“That’s why the … case is tricky, because that case is basically arguing that you can calculate someone’s eligibility for an expungement on a later date than when they modify down their sentence,” Hagan said.
When calculating, Hagan said the clinic bases eligibility for an expungement on the conviction date. But if N.G. ruling stands, she’s concerned that the clinic will have to calculate off the later modification date.
“It seems to go against the general idea of expungement, which is letting people get things off of their records to get a second chance,” she said. “It also seems to sort of go against why anyone would want to petition for a modification.
“We just want to hold to what we think the statute says, which is that it should be off of the original conviction date.”
In his short but sharp dissent, Baker opined that “the position advanced by the State, and adopted by the majority, leads to an illogical result.”
“… [A] person who has a Class D felony conviction that was converted to a Class A misdemeanor has to wait longer for expungement than someone who merely has a Class D felony conviction. I simply cannot accept that the General Assembly intended this result, which is both unjust and ill advised,” Baker wrote in dissent.
“Moreover, given the mandate that we liberally construe the expungement statutes, in my opinion the result is doubly wrong.”
Baker wrapped up by stating that in his view, the rules of statutory construction lead to only one reasonable conclusion — “that ‘the date of conviction’ refers to the original date of conviction, rather than the date on which the felony was converted to a misdemeanor.”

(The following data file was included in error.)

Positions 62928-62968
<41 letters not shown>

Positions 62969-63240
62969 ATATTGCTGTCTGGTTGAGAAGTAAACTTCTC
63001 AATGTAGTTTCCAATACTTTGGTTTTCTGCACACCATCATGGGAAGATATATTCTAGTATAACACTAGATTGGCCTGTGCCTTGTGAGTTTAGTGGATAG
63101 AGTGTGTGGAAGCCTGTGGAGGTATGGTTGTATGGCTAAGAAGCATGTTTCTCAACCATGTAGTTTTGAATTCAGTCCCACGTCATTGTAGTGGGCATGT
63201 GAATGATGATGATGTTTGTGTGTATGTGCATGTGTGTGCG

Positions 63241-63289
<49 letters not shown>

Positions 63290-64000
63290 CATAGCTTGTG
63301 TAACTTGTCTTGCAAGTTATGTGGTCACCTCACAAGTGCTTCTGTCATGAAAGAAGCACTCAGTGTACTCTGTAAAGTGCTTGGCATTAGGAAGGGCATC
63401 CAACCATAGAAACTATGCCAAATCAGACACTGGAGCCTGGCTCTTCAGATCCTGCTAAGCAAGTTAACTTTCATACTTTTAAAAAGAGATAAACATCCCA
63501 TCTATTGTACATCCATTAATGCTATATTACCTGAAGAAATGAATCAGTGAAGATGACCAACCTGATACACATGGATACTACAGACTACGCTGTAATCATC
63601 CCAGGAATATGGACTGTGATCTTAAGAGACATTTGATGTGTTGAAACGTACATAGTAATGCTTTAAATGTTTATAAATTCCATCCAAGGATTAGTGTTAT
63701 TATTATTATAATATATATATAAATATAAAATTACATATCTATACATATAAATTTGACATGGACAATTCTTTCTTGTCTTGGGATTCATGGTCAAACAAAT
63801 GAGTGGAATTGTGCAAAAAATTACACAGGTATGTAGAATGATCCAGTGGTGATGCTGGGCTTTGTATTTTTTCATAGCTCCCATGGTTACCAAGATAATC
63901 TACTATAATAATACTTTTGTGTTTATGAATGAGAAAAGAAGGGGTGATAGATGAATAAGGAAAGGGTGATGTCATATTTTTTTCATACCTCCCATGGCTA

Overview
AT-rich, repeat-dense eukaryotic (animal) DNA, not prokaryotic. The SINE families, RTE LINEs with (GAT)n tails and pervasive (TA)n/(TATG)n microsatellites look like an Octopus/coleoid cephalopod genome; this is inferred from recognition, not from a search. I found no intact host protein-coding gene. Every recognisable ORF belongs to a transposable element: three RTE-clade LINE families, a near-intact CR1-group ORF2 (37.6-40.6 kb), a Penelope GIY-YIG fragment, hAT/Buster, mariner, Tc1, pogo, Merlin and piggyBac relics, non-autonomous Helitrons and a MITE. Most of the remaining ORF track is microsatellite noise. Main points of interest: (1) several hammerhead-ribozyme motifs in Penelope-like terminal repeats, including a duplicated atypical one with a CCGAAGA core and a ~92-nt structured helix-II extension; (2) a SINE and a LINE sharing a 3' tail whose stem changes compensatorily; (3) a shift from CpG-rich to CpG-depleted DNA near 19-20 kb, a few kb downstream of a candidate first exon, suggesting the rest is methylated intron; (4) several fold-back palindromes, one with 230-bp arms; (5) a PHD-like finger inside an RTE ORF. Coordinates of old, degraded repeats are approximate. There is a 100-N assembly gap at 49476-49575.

Julie Mennel, paralegal and manager of the Neighborhood Christian Legal Clinic’s expungement help desk, said she began to see this issue surface around the same time that the decision was issued. Since then, she has seen it twice with people visiting her help desk. Now, she’s paying attention and watching for it.
“It seems to me that it is not in the spirit of what the original statute intended to accomplish,” Mennel said of the COA’s majority decision. “In this case, he was convicted in 2006 and they didn’t reduce until 2016. Why in the world would you make him wait until 2021?”
The potential of adding years to her clients’ wait time is distressing, Hagan said.
“We agree with the dissent in that, if you view the calculation time as being from the later date of the modification, it goes completely against the intent of the second-chance law,” Hagan said. “The dissent really rang true for us when we were thinking about how we wanted to tackle our approach to the case.”
Since learning about the ruling, Hagan said the clinic has advised clients who are considering modification that they may not want to go that route.
“Because, if they modify it down and this decision goes through, then their eligibility for expungement in its entirety is going to be pushed out,” she said. There is additional apprehension, she noted, because the clinic has already expanded its expungement efforts to help people get modifications.
“We don’t want to push out their eligibility for expungement by offering that assistance until we know what the law is going to say on this.”
Justices will hear oral arguments in the case Feb. 20 at 10:30 a.m. in the courtroom of the Indiana Supreme Court.•